Why you should apply for Chinese trademarks in China

Even though Chinese consumers are becoming more familiar with foreign language marks, they will likely still use Chinese language marks to talk about foreign brands. So, it should always be a top priority for foreign companies doing business in China to get legal protection, stop trademark infringement, make sure a brand has the exclusive right to use in China, create Chinese language marks, and make sure they are registered.

This article aims to explain the importance of trademark protection in China, the Chinese translation of a trademark in roman characters, the unique trademark system in China that is following the Nice classification but also has its own subclasses, This is especially important since the registration of a mark according to the China Trademark Law and the Chinese government leans more toward a trademark registration process where succeeding with the registration of trademarks is more based on a file principle of first-to-file approach than the evidence of use.

As the Chinese economy keeps growing, foreign applicants who sell in the Chinese market or manufacture products in China that will be exported should be aware of how China operates when it comes to the protection of intellectual property rights, what one should pay attention to when applying for trademarks, how to make a Chinese version of a Western brand, what products or services should be protected when entering the Chinese market and so on.

 

Trademark application in China: What are the benefits of registering Chinese trademarks?

 

It is crucial for many companies and business owners to localize foreign brand names. This is also important for the trademark registration application. Since China’s official language is Chinese, the Chinese consumer will inevitably use Chinese to refer to foreign brands, as Chinese brand names are easier to remember and pronounce.

Chinese language trademarks can save brand owners time and money in getting their brands recognized in China.

And despite only foreign language marks attached to the products, trademarks in Chinese are still needed for marketing purposes, as most sales and marketing activities in China are done in Chinese. And if there is no official Chinese name for your brand, third parties like for example local distributors, retailers, media, and consumers will tend to devise their own versions in China, which may weaken your marketing campaign.

Further, there is no guarantee that the Chinese names chosen by the trademark owner of the foreign brand will be approved according to the different subclasses it is applied for in a trademark review, aligned with its image, or carry positive connotations. Worse still, once Chinese names become associated with a brand, they may be difficult to change.

By registering appropriate official Chinese language marks at the earliest possible stage, brand owners are able to retain control over their Chinese brand names and prevent unwanted names from being used to refer to their brands.

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A trademark filing? Good faith? Getting rid of squatters

As China and the China Trademark Office adopt a first-to-file system, if brand owners do not register their desired Chinese brand names quickly enough, they may find it difficult to secure trademark registration at a later stage in the different classes of products and services that are needed.

It is not uncommon for trademark squatters in China to file registration of the trademarks for a Chinese counterpart of a foreign brand, including names commonly used to refer to them. Such bad faith registrations will disrupt the business of brand owners and block their applications for the Chinese marks they desire. The longer the delay in registering the desired Chinese marks, the fewer choices and the more obstacles the brand owners will encounter.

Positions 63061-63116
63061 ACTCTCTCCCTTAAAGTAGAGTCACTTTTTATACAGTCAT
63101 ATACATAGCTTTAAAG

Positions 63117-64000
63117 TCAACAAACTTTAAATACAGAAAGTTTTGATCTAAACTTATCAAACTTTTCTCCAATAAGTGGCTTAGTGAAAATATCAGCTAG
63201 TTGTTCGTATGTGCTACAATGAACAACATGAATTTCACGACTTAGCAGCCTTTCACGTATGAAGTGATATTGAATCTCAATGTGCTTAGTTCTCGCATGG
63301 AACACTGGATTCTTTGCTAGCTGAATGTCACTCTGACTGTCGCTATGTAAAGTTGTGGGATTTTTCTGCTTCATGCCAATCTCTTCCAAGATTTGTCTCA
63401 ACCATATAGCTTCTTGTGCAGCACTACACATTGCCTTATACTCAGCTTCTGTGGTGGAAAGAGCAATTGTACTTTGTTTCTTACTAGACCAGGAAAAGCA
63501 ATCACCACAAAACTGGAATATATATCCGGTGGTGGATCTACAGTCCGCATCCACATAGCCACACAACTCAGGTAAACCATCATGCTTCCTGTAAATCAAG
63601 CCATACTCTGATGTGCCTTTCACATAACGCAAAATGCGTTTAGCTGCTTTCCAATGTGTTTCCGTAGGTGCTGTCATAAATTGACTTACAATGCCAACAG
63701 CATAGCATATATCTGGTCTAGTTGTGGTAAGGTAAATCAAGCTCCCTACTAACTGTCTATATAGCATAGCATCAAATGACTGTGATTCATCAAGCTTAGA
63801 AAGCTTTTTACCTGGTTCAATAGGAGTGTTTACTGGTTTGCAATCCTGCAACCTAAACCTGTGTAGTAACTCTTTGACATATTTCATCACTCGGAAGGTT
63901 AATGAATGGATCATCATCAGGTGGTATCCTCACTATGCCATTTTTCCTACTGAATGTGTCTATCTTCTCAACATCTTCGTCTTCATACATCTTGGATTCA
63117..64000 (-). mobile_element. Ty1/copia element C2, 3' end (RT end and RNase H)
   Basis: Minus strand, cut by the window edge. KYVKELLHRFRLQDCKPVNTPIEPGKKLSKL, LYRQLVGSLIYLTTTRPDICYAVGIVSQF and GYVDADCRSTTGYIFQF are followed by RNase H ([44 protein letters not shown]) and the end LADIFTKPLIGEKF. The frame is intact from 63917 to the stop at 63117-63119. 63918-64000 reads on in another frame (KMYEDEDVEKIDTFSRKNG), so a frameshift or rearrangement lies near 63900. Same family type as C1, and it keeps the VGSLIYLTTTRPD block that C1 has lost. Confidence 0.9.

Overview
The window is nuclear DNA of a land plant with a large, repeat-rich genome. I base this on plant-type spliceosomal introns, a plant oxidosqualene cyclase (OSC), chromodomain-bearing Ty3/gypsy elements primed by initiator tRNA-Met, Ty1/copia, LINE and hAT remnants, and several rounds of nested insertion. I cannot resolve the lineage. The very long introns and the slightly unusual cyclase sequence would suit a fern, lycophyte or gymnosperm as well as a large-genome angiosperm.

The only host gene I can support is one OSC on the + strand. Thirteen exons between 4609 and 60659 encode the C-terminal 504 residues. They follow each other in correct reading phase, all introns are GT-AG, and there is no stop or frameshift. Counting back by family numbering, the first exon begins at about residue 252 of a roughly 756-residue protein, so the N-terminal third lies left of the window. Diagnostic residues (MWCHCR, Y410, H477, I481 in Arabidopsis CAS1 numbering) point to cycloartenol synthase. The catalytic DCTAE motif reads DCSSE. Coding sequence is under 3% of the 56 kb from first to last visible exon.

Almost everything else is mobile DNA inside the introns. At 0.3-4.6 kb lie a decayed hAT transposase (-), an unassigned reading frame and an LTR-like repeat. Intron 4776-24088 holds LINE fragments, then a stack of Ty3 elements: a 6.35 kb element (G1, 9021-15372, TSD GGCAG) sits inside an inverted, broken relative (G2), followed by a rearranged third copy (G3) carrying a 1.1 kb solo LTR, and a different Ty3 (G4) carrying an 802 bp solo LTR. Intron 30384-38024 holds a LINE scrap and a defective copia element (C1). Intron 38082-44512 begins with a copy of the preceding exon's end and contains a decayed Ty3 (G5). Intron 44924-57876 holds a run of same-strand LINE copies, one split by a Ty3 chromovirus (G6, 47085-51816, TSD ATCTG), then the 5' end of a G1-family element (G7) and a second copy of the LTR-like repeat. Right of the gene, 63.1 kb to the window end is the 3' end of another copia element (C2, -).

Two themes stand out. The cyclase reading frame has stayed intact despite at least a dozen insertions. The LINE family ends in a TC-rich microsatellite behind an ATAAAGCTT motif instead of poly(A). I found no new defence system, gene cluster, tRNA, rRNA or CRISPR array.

Local trade and social media platforms are typically reluctant to remove ads and product listings unless the brand owner can provide registration certificates for such Chinese language trademarks to expose counterfeit.

 

Trademark registration in China and how Chinese language marks should be registered to succeed in the Chinese market

 

China Trademark Registration: The Name of the Trademark

A trademark in Chinese should be easy to remember and pronounce and have good connotations.

Do remember that each Chinese character has a specific meaning and isn’t simply a sound. Thus, even when transliterated, each character will still retain its meaning.

Furthermore, there are many homophones in Chinese. For example, the Chinese character ‘一’ that means ‘one’, ‘衣’ means ‘clothing’ or ‘garment’, and ‘医’ meaning ‘doctor’, ‘medicine’ or ‘medical science’ are all pronounced as ‘yi’. Thus, in a translation into Chinese, it is important to pick the Chinese characters that complement your brand identity and positively affect Chinese characters.

Therefore, it is worth the time and effort to develop the appropriate Chinese character marks for your brand image and positioning when you file a trademark in China.

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Trade Mark Registration: Methods for choosing a Chinese trademark

 

1. Trademark in Chinese characters: Using meaning-based translation

When a mark has an equivalent meaning in Chinese, brand owners are permitted to adopt the direct meaning in Chinese of the foreign-language mark. For example, Píng guǒ 苹果 which literally means ‘apple’ for Apple, or if the Chinese-equivalent dictionary meaning for each character of the mark is defined, such as Wēi ruǎn 微软’ for Microsoft. Here the first Chinese character wēi 微 means ‘micro’ and the last character ruǎn 软 means ‘soft’.

 

 

2. Transliteration by pronunciation

With four Chinese tones, one trademark can be translated into many Chinese characters.

Four tones distinguish words and characters in Mandarin Chinese. First, we have the first tone or a high-level mā, the second tone, which is a rising má, the third tone, which is a falling-rising mǎ, and then finally the fourth tone, which is falling.

An example here is the “ma” pronunciation in Chinese. Here we can see how much the pronunciation of a translated Chinese brand name means. The first tone mā, might mean “mother” 妈, the second tone is pronounced má and might mean “hemp”麻, the mǎ pronunciation is the third tone and might mean “horse” 马, and the mà is a fourth tone might mean to “scold” 骂 someone.

Therefore, it is not easy to get good transliterations that have a good pronunciation and use Chinese characters that are able to represent the brand in a good way.